By generating their own power renewably, it is estimated that the school will save around 1.6 tonnes of CO2e a year, reducing the carbon footprint of the pool by 21%.  And the reduction in their energy bills as a result helps secure the future of this highly valued community asset.

The installation of the panels has also provided an excellent opportunity for pupils to learn about renewable energy and fits in well with the school’s wider work around sustainability.

* Update: Since writing, FABS has notified us that in the first 13 months after installing, the solar panels on Broadmayne First School’s roof generated 4,604 kWh of electricity.
This far exceed the estimated annual generation of 3,035 kWh, and saved them around £640 – over £200 more than they were expecting!

As the heating of the pool is a major contributor of the school’s greenhouse gas emissions during summer, it was recommended that pool-related efficiency measures should be the first thing to consider when looking at reducing emissions.

Recommended efficiency measures included turning the temperature of the pool down.  This is by far and away the largest, and simplest, potential efficiency saving available. Even a small reduction in temperature can lead to large savings.

Another recommended measure was the use of a pool cover.  This would conserve energy in two ways, firstly it stops heat leaving the surface of the water, and secondly it reduces evaporation from the surface which is a large cause of heat loss.  The pool cover should be kept on whenever there isn’t direct sunlight on at least half of the pool, when it is windy, or when the air is especially dry.

It was also recommended that they explore swapping the pool’s heating system from mains gas to an air-source-heat pump (ASHP).  ASHPs use electricity to move heat, rather than to generate it, and therefore can use electricity far more efficiently than traditional electric heating.  A benefit of an electric heating source is that it will mean nearly all the electricity generated by the school’s solar panels will be used, ensuring the largest possible financial savings.  A rough cost to install an 18kW ASHP (the size needed for Broadmayne school’s pool) is £4.5K, and annual savings to the school are likely to be around £250 a year.  The swap to a heat pump would also result in large emissions savings, and would nearly halve the pool’s carbon footprint, saving over 3 tonnes of CO2e a year.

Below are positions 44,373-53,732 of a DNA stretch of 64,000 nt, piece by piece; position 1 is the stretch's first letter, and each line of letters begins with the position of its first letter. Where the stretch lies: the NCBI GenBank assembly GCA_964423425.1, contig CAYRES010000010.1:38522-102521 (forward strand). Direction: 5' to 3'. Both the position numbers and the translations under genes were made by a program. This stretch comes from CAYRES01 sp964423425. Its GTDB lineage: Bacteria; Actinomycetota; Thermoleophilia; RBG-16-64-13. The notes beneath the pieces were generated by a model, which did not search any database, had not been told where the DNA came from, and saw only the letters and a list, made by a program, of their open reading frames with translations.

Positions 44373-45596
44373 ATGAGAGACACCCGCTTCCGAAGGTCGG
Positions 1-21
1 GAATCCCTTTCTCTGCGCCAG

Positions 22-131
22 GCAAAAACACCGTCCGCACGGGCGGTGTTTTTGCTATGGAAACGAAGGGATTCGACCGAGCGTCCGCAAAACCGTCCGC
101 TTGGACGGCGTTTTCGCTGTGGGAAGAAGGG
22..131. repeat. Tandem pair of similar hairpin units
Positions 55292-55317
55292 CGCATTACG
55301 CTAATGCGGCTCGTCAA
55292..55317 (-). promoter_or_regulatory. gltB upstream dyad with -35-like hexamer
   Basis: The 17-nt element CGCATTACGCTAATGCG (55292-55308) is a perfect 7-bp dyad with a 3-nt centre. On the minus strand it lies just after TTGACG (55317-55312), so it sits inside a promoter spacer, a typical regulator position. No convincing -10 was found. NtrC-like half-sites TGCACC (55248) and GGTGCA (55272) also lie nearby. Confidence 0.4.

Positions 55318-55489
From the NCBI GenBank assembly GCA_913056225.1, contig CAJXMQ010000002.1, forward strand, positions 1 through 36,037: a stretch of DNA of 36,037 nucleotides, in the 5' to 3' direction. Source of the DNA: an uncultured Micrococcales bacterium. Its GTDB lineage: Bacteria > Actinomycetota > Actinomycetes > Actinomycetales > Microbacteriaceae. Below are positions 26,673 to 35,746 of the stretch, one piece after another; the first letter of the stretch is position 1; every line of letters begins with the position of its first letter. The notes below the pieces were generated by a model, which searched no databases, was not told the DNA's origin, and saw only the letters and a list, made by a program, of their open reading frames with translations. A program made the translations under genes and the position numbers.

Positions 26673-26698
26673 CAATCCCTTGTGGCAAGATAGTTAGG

“It has been a wonderful opportunity for the school PTA to significantly reduce CO2 emissions and costs over time, whilst continuing to provide an important facility for the school and local community.”

Friends at Broadmayne School

*CO2e, or carbon dioxide equivalent, is a term used to describe different greenhouse gases in a common unit. For any quantity and type of greenhouse gas, CO2e signifies the amount of CO2 which would have the equivalent global warming impact. And allows us to express a carbon footprint consisting of lots of different greenhouse gases as a single number.